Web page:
The Roman’s Risky Recreation of Chariot Racing

Gladiators fighting against each other for their lives, humorous and witty plays, suspenseful chariot and foot racing, or a relaxed bathing in a tranquil pool. These are a few of the things Romans of the old world entertained themselves with. They enjoyed what was called ludi, meaning “Roman public games.” 177 days of the year ludi was held. Often these games were played or watched on holidays throughout the year. One of the most popular if not most popular of these games was chariot racing.

The purpose of chariot racing was more than just enjoyment. Though certainly it was for enjoyment for the crowds watching on the edges of their seats, and for the thrill of the charioteers. But it was also for profit. If you were the lucky one who won the race you would get purse money from it that would go mostly to the owner of the chariot, but some of it would also go to the driver. One race won would pay as much as a whole year’s salary paid to a schoolmaster. Also for the winner there was much fame in store. He became a celebrity and when going out in public could hardly go unrecognized.

So how did chariot racing work? The race was held in what was called a circus. It was a big long low wall. This prevented chariots from cutting corners. The most famous of these circuses was Circus Maximus in Rome. It held more than 150,000 people.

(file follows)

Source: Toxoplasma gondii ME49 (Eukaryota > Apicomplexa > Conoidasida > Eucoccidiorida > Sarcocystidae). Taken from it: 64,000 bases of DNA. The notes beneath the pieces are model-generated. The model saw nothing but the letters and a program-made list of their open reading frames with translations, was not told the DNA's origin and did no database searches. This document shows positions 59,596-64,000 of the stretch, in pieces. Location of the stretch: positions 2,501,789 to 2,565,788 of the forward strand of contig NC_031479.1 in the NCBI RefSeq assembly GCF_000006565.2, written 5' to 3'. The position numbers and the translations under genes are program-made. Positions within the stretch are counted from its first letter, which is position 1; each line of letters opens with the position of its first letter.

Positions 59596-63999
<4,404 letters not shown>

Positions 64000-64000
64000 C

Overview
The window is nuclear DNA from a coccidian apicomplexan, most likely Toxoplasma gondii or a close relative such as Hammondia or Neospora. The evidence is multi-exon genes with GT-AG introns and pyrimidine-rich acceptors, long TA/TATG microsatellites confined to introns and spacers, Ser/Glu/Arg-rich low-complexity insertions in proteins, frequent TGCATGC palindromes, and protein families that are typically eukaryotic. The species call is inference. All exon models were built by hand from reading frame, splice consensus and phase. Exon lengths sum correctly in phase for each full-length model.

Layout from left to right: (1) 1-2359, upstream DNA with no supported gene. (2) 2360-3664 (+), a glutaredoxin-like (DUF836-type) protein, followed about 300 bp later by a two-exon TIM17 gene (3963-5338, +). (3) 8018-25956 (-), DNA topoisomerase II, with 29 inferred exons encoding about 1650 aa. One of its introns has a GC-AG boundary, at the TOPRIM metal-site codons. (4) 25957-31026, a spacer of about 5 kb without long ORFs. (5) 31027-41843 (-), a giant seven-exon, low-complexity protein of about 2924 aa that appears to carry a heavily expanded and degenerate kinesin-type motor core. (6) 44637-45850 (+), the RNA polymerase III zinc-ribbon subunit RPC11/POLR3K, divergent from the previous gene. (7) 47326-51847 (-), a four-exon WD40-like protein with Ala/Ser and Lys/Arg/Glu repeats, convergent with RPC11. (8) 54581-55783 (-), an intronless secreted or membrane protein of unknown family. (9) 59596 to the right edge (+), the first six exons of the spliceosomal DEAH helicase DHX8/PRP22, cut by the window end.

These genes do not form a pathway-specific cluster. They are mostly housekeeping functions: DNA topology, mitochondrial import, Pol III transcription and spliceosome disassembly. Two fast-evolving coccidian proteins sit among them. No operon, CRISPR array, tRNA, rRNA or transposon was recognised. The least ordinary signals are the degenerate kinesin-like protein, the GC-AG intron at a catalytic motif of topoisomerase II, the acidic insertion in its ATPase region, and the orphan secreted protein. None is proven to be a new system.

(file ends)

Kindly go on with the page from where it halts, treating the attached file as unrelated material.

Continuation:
At the beginning of the race all chariots were lined up at the starting point. Once the starting signal was made all of the chariots were off in a cloud of dust. Most of the time it took 7 laps- two and a half miles- to complete a race. Each time they completed one lap an official would flip over one of 7 bronze dolphins and remove a white egg.

A chariot needed to be light and small in order to be fast. It had wheels about the size of wheelchair wheels and was pulled by two, four, or sometimes six horses.

There were four teams that competed across the Empire: Reds, Blues, Whites, and Greens. Each team was run by wealthy owners because it required lots of money to raise and maintain good chariot horses and have well-made chariots. Because of this it was called the “sport of kings.”

The drivers of these chariots would often start out as slaves or as children of chariot drivers. He ran a big risk being in a race. It was a dangerous game and anyone could die. He could either crash or be trampled over and die. He also had to have skill if he wanted to have any chance of winning. He had to able to take sharp turns at breakneck speeds and had to know how to handle his horses and chariot successfully. He should also know his horses well so they would work together as one team in perfect rhythm as one horse. One famous driver was a man by the name of Scorpus. He won 2,048 victories, an outstanding score, but died in a crash when he was just 26 years old.

On the day of the race the crowds would arrive in droves and every seat possible was taken. If you attended one of these races there would be no empty seat beside you. People would bet on their favorite charioteer and they would openly participate in the game. They fought and cheered for their favorite color and traded insults with others who were for a different color.

Chariot racing was certainly a thrilling, dangerous, and popular game in the Roman Empire.



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